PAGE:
Milley and Esper opposed invoking the Insurrection Act, as Trump had suggested, to deploy active-duty troops on America’s streets to quell protests prompted by the police killing of George Floyd in May. For months afterward, Trump trained his fury over the disagreement on Esper, administration officials said.
Milley and Esper also appeared with Trump in June outside the White House after authorities forcibly cleared protesters from Lafayette Square ahead of a photo opportunity for Trump in front of a church, but Milley peeled off from the group and later issued an unusual public apology for being at the scene.
More recently, Milley appeared to get in a public spat with O’Brien on leaving Afghanistan, dismissing O’Brien’s statement about a more rapid timeline than the official plan calls for as “speculation.” O’Brien hit back several days later. “When I’m speaking I’m speaking for the president and I think that’s what the Pentagon is moving out and doing,” O’Brien said.
Adding to speculation about an exit from Afghanistan was news that Miller had appointed Douglas Macgregor, a retired Army colonel and Trump ally, as a senior adviser.
Macgregor, whose nomination to be the ambassador to Germany was derailed under scrutiny for his past comments about Muslims and Mexicans, has said in television interviews that Trump should ignore the Pentagon and withdraw remaining troops from Afghanistan.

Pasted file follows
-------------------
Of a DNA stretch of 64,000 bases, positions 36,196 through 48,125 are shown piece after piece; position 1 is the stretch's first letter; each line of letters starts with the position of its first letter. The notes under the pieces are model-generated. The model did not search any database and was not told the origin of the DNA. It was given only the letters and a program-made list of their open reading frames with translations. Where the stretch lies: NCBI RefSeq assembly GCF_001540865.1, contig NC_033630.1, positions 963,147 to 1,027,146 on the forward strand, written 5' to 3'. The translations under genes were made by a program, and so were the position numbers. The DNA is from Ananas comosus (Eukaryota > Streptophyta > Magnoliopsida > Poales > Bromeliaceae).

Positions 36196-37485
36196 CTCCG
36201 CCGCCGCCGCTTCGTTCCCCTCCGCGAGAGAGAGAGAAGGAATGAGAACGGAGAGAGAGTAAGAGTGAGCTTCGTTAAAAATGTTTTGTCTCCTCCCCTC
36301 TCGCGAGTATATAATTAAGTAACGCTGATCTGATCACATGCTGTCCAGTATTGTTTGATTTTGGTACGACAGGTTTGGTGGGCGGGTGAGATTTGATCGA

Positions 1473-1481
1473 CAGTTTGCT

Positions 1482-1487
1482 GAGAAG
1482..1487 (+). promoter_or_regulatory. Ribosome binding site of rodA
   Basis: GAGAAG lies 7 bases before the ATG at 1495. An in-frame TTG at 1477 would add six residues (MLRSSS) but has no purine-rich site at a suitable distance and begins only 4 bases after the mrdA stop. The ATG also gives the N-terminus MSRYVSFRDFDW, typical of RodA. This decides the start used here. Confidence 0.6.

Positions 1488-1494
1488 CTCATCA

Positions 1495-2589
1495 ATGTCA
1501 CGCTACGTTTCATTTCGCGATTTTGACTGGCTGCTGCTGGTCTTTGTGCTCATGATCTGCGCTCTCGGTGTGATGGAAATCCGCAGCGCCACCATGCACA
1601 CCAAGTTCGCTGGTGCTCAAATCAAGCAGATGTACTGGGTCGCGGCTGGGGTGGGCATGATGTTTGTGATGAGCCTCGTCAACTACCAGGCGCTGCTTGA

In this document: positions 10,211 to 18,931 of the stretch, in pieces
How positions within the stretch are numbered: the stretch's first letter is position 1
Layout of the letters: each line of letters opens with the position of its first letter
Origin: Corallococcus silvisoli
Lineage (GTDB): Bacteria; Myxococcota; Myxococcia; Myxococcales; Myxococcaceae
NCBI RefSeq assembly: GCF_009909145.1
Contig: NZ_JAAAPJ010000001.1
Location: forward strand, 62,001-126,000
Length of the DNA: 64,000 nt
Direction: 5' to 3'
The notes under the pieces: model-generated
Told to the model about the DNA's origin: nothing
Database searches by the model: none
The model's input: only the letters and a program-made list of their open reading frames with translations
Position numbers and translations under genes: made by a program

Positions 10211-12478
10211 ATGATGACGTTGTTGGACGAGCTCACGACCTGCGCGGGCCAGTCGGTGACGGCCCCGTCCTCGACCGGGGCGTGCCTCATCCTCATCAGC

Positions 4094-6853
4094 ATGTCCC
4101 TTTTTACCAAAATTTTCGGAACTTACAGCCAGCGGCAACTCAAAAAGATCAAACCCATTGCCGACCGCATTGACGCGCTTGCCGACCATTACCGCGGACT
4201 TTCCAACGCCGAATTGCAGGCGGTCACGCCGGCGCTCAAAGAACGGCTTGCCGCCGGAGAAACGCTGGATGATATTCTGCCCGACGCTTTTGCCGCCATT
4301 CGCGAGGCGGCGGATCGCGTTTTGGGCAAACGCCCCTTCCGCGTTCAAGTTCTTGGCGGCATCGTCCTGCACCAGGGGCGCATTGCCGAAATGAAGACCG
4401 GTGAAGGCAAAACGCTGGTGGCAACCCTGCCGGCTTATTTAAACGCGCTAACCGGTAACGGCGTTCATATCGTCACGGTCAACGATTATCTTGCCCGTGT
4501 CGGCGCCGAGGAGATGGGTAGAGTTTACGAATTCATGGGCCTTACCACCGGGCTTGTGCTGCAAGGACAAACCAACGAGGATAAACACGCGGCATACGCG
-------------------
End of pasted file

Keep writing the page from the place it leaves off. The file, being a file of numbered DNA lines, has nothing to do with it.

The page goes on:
Joseph Kernan, a former Navy SEAL who this week was asked to leave his position as the Pentagon’s top intelligence officer earlier than expected, said he did not believe the personnel changes were tied to the debate over Afghanistan. “I don’t think there’s a relationship between those two,” Kernan said.
“There were lots of deliberations on what was required in Afghanistan – large numbers all the way down to smaller numbers,” he said. “There was no definitive discussion that I’m aware of on what was going to be left.”
When it comes to the crunch
Milley’s handling of a potential rush of final decisions related to Afghanistan or the election will be crucial in the transition period, which security experts say are particularly vulnerable moments when adversaries can seek to exploit leadership changes. Potentially most charged for Milley, who has emphasised that the armed forces’ commitment to the Constitution above all else, would be any attempt to pull the military into Trump’s attempts to assert an electoral win.
“The last thing you want in national security is gaps and short-term changes that bounce back and forth,” said Anthony Zinni, a retired Marine Corps general who oversaw US Central Command. “You’re really jacking around the military if that happens.”
Retired Admiral James Stavridis, who served as supreme allied commander of NATO from 2009-2013, expressed confidence that Milley and the military leadership would “resolutely” stay out of politics and said they were standing by to work with President-elect Joe Biden’s transition teams to facilitate the turnover as soon as the Trump administration allows government agencies to do so.
“That it has not begun already is dangerous to our national security,” he said.
The Washington Post